My first grade teacher was scary. That’s what I remember, anyway. Mrs. Appel was old, for one thing. (Probably about my current age.) I remember her as intimidating, and not gentle or particularly kind. She was doing the best she could (aren’t we all), but she was harsh. Shouldn’t a first-grade teacher be sweet and young? Or at least sweet and middle-aged? First-graders need sweet and kind teachers—a Miss Honey—the way they later need a Miss Frizzle, of Magic School Bus fame, who took her students on a field trip to the alimentary canal.
But in spite of that rough beginning, and thanks to my mom and dad, I managed to fall in love with books anyway. Making my escape into fiction was the way I explored the world, tried on a host of personalities, and learned to get along in a confusing and complicated world. When I was 14, I worked briefly in the post library, and read every single Agatha Christie murder mystery on those shelves, which is saying something. (Christie wrote 82 murder mysteries before she died in 1976.) Her books were a gateway drug into other mystery novels, the lasting effect of which is my ability (according to my husband, anyway) to almost always be able to pinpoint a whodunit’s culprit well before the big reveal.
Later, I became enamored with poetry, and worked on a poetry anthology in high school. Alas, the entire book disappeared en route to the publisher. I’m not sure if Kitty Ford, my co-editor, ever forgave me. My early poems were dreadful, which is one reason I admire Jill Divine’s poetry so much. (Two of her extraordinary poems are included in the just-released Narrow Chimney Reader Volume 1, available at Uptown Pubhouse. The last reading of this season’s award-winning Narrow Chimney Reading Series will feature Divine, Tobby Moran and Rachael Cupp on Mon, April 20 at 7 p.m. Go. You won’t be sorry.)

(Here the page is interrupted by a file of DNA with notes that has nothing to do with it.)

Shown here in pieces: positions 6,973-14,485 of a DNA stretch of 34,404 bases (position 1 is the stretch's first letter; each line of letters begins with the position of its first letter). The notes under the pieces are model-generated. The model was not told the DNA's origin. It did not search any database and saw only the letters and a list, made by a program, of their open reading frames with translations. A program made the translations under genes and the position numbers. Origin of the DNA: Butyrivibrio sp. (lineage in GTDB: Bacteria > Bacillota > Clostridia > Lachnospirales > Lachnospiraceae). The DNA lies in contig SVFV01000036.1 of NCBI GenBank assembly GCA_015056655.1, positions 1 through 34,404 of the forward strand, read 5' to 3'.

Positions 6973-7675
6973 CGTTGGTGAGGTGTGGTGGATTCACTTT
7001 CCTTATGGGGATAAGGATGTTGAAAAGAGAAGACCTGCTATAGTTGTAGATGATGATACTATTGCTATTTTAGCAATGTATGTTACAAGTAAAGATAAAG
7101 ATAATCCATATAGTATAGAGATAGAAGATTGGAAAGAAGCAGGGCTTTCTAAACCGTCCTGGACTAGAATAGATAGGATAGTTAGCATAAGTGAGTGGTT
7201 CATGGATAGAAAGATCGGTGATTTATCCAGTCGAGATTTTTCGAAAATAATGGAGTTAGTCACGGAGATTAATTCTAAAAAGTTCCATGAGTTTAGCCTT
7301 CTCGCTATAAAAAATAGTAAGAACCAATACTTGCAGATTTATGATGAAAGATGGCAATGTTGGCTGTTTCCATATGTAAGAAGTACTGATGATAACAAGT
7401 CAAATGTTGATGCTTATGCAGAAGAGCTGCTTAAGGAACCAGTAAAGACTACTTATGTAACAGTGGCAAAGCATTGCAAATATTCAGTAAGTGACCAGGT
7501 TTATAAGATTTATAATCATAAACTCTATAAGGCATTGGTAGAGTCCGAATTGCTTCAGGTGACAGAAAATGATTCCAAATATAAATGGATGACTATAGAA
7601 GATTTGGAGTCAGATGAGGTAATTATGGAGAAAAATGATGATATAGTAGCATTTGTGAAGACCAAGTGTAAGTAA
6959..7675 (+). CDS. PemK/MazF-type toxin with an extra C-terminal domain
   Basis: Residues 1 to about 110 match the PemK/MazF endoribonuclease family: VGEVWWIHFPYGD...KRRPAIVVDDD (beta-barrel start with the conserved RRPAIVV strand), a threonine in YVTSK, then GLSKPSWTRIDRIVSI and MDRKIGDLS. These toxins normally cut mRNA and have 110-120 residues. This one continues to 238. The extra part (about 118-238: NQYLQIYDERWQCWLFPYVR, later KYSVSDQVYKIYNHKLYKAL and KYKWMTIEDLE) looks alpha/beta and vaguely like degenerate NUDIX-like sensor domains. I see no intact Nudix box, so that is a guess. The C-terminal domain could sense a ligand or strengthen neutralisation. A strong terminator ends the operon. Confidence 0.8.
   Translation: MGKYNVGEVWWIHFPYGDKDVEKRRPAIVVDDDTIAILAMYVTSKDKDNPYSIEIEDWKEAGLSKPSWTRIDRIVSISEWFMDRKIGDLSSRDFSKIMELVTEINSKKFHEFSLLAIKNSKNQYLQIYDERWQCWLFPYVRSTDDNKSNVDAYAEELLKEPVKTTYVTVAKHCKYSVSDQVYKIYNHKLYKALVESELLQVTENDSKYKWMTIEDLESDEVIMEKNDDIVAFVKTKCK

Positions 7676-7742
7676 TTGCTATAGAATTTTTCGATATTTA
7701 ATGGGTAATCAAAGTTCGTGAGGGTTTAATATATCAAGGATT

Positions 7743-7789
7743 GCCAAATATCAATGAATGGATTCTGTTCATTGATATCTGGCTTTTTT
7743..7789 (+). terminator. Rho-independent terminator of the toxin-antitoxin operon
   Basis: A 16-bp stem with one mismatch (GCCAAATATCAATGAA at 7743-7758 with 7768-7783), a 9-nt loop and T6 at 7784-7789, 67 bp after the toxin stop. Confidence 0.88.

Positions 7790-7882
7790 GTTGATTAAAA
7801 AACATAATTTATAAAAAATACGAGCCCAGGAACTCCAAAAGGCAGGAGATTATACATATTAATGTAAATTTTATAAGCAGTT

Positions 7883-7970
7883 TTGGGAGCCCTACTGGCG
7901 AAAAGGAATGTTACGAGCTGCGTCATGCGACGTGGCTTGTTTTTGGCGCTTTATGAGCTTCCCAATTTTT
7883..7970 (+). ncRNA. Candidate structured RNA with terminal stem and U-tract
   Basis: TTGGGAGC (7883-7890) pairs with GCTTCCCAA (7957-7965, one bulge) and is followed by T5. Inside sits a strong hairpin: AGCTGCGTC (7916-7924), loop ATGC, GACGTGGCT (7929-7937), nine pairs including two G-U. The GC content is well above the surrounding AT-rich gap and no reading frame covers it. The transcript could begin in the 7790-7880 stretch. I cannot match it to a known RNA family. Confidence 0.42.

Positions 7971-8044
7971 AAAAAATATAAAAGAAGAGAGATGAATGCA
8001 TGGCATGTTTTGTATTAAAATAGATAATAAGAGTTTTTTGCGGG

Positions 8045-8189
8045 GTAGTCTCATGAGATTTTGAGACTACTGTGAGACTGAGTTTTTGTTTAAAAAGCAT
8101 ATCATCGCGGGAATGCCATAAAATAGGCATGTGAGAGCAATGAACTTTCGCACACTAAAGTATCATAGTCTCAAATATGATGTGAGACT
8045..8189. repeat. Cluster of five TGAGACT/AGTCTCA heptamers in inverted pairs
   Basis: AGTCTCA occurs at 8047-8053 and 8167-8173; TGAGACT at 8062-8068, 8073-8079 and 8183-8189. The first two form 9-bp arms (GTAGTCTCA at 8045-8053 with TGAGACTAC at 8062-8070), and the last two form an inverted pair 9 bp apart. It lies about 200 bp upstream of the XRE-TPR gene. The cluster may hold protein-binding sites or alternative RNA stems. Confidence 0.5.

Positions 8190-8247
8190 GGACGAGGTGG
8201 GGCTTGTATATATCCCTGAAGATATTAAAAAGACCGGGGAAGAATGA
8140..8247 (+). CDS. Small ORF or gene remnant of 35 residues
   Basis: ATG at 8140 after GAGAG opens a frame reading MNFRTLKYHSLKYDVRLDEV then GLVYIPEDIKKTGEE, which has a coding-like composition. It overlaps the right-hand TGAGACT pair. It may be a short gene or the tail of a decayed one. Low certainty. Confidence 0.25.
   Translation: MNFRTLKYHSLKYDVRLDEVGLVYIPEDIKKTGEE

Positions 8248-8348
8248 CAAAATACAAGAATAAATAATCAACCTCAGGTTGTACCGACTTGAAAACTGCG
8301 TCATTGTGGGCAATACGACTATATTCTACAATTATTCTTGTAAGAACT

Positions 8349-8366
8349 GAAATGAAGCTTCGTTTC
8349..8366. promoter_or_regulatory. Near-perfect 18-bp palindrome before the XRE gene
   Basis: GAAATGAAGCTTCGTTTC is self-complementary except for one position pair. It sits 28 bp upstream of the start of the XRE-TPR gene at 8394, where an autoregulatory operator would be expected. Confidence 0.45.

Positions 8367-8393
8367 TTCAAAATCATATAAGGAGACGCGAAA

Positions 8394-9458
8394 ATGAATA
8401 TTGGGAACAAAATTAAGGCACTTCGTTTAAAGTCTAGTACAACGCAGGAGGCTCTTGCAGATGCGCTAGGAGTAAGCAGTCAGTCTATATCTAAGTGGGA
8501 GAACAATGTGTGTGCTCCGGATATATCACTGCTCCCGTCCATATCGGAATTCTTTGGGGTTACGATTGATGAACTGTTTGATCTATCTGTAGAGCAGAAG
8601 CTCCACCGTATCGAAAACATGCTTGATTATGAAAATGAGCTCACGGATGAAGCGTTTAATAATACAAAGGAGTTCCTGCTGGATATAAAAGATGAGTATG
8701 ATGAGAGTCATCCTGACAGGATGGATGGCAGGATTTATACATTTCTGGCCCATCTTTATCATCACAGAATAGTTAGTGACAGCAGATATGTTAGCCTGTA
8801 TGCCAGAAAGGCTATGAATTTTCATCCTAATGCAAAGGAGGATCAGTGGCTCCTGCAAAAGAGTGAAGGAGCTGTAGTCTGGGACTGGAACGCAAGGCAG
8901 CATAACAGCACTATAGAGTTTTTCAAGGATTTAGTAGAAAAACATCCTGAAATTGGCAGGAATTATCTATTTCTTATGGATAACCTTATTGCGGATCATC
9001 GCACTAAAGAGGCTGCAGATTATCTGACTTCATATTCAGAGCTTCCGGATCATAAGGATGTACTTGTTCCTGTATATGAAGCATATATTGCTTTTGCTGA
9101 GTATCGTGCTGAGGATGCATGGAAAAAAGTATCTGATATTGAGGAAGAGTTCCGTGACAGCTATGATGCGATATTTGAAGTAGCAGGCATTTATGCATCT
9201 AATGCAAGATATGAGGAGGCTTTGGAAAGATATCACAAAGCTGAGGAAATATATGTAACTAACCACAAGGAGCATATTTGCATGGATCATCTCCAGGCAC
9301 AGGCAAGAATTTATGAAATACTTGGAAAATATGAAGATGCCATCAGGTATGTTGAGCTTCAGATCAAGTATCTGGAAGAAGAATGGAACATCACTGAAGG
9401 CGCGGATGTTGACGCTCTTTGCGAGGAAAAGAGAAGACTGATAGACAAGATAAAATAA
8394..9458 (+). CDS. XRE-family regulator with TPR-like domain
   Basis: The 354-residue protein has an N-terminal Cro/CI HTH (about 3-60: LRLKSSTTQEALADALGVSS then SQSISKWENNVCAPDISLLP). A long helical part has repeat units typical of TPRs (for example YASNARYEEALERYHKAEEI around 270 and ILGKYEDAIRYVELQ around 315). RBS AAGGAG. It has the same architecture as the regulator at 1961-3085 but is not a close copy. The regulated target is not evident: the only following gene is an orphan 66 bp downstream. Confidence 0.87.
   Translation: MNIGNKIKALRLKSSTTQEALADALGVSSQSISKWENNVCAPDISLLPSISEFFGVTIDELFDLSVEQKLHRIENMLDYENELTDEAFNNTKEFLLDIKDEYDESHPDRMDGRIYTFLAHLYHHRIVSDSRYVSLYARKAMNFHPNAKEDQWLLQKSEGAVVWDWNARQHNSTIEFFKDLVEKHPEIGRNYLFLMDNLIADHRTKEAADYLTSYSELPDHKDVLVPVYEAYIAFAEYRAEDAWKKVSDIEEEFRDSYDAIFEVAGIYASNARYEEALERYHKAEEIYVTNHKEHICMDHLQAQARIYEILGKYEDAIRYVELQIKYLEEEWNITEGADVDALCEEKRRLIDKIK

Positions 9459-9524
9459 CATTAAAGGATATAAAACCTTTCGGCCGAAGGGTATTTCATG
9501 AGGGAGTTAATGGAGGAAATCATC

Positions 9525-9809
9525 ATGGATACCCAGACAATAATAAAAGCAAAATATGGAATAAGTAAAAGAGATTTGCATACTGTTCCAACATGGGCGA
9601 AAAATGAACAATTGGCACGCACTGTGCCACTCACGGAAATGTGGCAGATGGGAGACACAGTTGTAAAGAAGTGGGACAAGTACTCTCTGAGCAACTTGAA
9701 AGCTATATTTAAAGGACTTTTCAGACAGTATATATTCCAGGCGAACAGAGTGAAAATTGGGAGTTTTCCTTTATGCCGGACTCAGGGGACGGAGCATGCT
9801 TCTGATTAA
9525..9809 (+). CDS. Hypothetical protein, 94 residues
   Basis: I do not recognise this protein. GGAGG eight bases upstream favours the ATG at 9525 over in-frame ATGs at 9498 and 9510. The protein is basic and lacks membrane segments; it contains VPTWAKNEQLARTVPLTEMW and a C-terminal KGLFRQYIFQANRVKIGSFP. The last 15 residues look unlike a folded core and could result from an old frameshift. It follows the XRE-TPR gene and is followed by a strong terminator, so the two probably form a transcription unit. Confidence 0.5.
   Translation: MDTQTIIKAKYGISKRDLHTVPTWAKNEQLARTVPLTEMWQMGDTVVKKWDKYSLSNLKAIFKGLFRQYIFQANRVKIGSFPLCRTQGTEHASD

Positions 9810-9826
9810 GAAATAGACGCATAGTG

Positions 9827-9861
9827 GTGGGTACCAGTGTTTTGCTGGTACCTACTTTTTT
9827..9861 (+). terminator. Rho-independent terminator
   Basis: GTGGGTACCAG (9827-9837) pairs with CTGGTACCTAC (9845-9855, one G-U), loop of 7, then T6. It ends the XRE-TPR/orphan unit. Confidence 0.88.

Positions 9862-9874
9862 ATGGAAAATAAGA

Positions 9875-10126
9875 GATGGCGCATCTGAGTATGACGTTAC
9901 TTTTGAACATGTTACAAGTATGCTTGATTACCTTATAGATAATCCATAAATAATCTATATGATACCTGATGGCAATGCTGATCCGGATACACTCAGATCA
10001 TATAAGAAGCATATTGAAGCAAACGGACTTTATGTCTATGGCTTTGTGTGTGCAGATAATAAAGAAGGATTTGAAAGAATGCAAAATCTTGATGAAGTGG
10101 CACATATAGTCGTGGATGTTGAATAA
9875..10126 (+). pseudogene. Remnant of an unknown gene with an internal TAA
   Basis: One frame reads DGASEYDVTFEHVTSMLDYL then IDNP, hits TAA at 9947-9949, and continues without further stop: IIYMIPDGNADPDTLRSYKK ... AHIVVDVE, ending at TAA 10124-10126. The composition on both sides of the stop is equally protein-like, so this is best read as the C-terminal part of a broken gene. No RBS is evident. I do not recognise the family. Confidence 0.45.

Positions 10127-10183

Also in high school, I took AP English from Marion Brannick. I worked desperately to keep up and don’t recall much instruction in the actual craft of writing. There were so many skilled writers in that class, including Lisa Horton, on whom, in hindsight, I must have had a girl crush. Lisa later worked for at least one national magazine. She also had enviable long, straight blonde hair, wore the most artistically patched blue jeans, and would travel anywhere to see Led Zeppelin. I wonder now if she ever met Robert Plant face to face.
In that class, I got my first taste of Shakespeare, and also of Hemingway, Steinbeck and Fitzgerald. I read The Sun Also Rises during a spring break trip with my family, a pilgrimage to the beach on the southern coast of Spain, where my sisters and I got the most epic, pre-sunscreen sunburns.
But I really learned the most about writing from Ken Atwood, an old-style newspaperman who taught at Ball State University where I went to journalism school. We churned out news stories by the hundreds, and took exams on AP style. I learned to write with short, concise paragraphs using sixth-grade vocabulary. I learned to type fast, compose on the fly and make edits later.
My friends and family know I’m easily distracted. My mother calls herself and me “spring-butts” for our inability to sit still. Wendy calls distractions “squirrels,” and recently sent me a piece of artwork featuring a squirrel as a reminder to stay focused. Remember the golden retriever character in the movie, Up, whose head jerked every time a squirrel passed by? That’s me.
Andrew Wisniewski, my editor here at Flag Live, wrote a couple of weeks ago about reading Ann Patchett’s latest book of essays, This Is the Story of a Happy Marriage. I’m also under Patchett’s spell these days. Although I can’t find the exact passage (did I make it up?), I wrote in my notes that she tells us the story she wants us to believe. That’s the ultimate goal, but how to get there when the whole world swirls paisleys before me?
Though in some ways distraction is essential to my process, my vulnerability also holds me back. I sit to write, and fear the blank page. Distraction prevails. I eventually bring myself back to the task. My handwritten notes get typed into the computer. I print out what I’ve typed. Is it rubbish? I chase another squirrel, and come back to the page exhausted. I convince myself to read what I have so far (how bad could it be?) and find a nugget or two. I write some more. Sit. Write. Sit some more. Keep writing and keep remembering.
Eventually, the story comes together, and I start to believe it.